Browse Publications Technical Papers 2002-01-2884
2002-10-21

Impact of Engine Operating Conditions on Low-NOx Emissions in a Light-Duty CIDI Engine Using Advanced Fuels 2002-01-2884

The control of NOx emissions is the greatest technical challenge in meeting future emission regulations for diesel engines. In this work, a modal analysis was performed for developing an engine control strategy to take advantage of fuel properties to minimize engine-out NOx emissions. This work focused on the use of EGR to reduce NOx while counteracting anticipated PM increases by using oxygenated fuels.
A DaimlerChrysler OM611 CIDI engine for light-duty vehicles was controlled with a SwRI Rapid Prototyping Electronic Control System. Engine mapping consisted of sweeping parameters of greatest NOx impact, starting with OEM injection timing (including pilot injection) and EGR. The engine control strategy consisted of increased EGR and simultaneous modulation of both main and pilot injection timing to minimize NOx and PM emission indexes with constraints based on the impact of the modulation on BSFC, Smoke, Boost and BSHC. The engine combustion instability region was determined, and the operating parameters were controlled for stable operation.
The engine was operated steady state at four different speed (rpm)/load (kPa, BMEP) conditions as follows: 1500/100, 1500/262, 2000/200, and 2300/420. The test fuel matrix included: an ultra-low sulfur diesel fuel (3 ppm) used in the DOE DECSE Program, an ultra-low sulfur California-type diesel fuel (11 ppm), an ultra-low sulfur fuel (15 ppm) manufactured in a current refinery unit targeted to meet 2007 sulfur level, a blend of ultra-low sulfur California-type diesel fuel with tripropylene glycol monomethyl ether at 7 weight percent oxygen, a blend of ultra-low sulfur with tripropylene glycol monomethyl ether at 7 weight percent oxygen, a blend of ultra-low sulfur with dibutyl maleate at 7 weight percent oxygen, and a neat Fischer-Tropsch fuel. Each operating mode and fuel combination was run in triplicate. Total PM, SOF, NOx, CO, THC, CO2, and O2 were measured.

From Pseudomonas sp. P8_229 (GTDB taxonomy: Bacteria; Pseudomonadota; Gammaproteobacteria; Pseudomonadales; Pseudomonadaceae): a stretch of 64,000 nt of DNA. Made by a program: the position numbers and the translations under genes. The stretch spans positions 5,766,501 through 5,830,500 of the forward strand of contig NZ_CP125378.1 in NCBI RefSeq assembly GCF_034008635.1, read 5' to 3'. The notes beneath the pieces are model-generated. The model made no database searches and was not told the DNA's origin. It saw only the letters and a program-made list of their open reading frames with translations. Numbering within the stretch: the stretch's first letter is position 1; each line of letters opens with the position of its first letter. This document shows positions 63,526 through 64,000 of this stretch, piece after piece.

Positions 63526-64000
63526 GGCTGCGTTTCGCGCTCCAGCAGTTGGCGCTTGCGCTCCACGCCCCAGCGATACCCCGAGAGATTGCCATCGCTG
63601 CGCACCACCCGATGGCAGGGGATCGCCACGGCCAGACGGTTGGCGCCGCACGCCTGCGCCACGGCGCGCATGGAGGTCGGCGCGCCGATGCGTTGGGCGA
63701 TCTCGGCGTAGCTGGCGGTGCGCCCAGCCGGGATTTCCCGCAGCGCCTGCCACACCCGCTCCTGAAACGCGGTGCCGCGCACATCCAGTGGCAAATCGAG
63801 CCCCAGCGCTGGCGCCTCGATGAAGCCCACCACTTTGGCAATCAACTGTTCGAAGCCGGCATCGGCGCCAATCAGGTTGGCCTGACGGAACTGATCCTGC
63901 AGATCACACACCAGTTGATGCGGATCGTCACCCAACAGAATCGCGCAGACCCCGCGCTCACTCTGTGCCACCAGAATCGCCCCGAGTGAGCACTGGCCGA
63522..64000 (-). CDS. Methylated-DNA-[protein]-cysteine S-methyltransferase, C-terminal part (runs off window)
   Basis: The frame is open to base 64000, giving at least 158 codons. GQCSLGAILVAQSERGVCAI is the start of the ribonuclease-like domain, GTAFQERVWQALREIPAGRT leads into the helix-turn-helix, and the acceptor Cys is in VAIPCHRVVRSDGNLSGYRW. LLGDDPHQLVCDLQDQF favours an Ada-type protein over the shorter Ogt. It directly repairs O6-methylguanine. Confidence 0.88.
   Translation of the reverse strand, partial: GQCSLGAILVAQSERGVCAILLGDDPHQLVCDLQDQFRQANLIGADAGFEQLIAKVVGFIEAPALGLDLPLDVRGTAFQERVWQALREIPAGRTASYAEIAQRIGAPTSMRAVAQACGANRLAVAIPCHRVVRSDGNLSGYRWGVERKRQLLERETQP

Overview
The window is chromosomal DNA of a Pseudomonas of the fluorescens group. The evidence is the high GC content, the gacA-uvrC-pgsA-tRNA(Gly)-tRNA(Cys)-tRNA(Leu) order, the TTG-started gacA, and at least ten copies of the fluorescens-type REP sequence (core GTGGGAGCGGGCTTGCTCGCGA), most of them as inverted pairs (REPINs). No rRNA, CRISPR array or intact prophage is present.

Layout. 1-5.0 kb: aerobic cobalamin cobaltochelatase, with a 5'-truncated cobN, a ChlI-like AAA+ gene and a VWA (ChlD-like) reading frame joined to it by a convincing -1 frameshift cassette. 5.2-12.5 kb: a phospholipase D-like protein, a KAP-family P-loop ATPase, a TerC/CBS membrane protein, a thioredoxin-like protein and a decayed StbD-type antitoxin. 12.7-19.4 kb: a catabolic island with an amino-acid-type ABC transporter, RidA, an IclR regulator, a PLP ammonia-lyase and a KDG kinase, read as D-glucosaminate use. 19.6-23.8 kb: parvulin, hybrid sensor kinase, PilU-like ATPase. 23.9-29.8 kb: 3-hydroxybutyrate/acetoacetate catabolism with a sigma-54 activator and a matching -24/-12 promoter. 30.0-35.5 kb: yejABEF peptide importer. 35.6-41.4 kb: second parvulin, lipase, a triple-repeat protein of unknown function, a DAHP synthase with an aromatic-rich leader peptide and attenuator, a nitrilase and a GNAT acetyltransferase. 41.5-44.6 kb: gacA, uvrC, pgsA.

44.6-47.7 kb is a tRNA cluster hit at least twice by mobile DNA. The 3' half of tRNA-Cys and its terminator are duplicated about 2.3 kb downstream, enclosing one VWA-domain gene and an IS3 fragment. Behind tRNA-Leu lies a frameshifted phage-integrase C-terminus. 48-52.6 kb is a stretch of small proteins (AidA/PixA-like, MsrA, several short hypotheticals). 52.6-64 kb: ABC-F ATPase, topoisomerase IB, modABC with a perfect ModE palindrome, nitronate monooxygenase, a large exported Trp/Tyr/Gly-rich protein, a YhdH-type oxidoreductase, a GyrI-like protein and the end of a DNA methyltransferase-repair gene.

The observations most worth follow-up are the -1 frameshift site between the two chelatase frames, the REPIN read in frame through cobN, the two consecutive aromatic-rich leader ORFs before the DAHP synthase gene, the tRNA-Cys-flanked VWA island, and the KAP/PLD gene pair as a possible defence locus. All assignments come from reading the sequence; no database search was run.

It was possible to decrease mode-weighted NOx emissions compared to the OEM calibration - generally with corresponding increases in other emissions. These emissions increases could be partially overcome with the use of oxygenated fuels. However, increases in fuel consumption and losses in engine boost proved more significant in limiting practical NOx control than the benefits from fuel compositional changes in the current engine configuration. In subsequent work, emission control devices will be used to control the smoke/particulate and HC emissions, and exhaust measurements will emphasize toxicologically relevant species.

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